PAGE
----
3M to pay Decatur, DU, Morgan County $98.4M in chemical contamination settlement

·7 min read

Oct. 19—3M Co. will pay a settlement of $98.4 million to the city of Decatur, Decatur Utilities and Morgan County to resolve a pair of chemical contamination lawsuits, according to the city.

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The lawsuits allege 3M and other defendants disposed of PFAS-contaminated industrial waste, causing toxins to enter the Tennessee River and numerous dump sites in Morgan County.

The largest portion of the 3M settlement, $35 million, will go to the city "for a new recreational facility and ball fields to replace the Aquadome complex," according to a news release from the city. The 25-acre Aquadome facility, currently in use, sits above a closed municipal landfill that contains PFAS-contaminated 3M waste, according to the Alabama Department of Environmental Management.

According to the city's statement, the city will build a new recreation center with an indoor pool and ball fields, but the location of the complex has not been determined.

Barney Lovelace, who represents the city in the litigation, said Aquadome will remain open to the public until a new recreational complex is built. He said the city will deed the Aquadome property to 3M after it is closed. Lovelace said screening of soil at the Aquadome property indicates it has PFAS levels below those that require remediation under Environmental Protection Agency guidelines.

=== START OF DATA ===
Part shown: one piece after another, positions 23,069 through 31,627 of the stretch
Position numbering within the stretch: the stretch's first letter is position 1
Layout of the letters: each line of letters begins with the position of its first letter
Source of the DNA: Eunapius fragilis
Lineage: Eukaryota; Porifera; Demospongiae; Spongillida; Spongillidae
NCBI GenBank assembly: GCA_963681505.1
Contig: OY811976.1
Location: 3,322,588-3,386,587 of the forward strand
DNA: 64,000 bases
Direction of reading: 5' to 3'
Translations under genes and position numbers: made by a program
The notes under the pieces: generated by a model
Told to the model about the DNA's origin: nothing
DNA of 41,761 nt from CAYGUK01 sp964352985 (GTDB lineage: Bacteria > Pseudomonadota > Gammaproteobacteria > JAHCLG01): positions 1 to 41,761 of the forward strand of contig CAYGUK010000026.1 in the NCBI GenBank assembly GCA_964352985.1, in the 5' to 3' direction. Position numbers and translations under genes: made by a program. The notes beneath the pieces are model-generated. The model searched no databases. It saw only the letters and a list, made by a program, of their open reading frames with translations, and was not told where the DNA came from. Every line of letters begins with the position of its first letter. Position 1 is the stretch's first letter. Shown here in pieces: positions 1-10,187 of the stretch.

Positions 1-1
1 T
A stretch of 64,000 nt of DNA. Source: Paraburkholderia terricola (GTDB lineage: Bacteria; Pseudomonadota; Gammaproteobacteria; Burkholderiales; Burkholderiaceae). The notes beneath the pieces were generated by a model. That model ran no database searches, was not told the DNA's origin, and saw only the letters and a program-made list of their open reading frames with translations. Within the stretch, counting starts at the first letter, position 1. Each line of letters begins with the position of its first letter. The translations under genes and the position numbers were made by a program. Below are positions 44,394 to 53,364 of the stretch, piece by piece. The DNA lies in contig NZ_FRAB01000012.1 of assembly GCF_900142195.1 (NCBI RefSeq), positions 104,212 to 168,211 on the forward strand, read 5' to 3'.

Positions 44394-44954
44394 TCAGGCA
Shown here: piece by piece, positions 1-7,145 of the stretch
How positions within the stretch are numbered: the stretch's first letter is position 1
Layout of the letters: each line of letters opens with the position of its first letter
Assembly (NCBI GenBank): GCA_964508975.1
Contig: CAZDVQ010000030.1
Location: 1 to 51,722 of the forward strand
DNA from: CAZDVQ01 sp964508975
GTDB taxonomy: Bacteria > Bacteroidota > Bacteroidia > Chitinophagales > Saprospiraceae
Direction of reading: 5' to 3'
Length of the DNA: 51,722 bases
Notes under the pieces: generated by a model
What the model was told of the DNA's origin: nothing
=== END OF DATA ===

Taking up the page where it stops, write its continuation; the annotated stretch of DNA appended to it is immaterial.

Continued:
PFAS, called "forever chemicals" because they last so long in the environment, have been associated with serious health conditions, including cancer and reduced birth weight.

Lovelace's firm, Harris, Caddell & Shanks, is receiving $7 million in legal fees, which Lovelace said "did not come out of the settlement amount being paid to our clients."

Another $25 million represents a payment to Decatur, Decatur Utilities and Morgan County.

3M will pay $22.2 million to cap 10 cells at the Morgan County Regional Landfill, jointly owned by the city and county. 3M and other industries disposed of PFAS-contaminated waste in the landfill in the past. Leachate from the landfill, which enters the river via the Decatur Utilities wastewater treatment plant, has high levels of PFAS.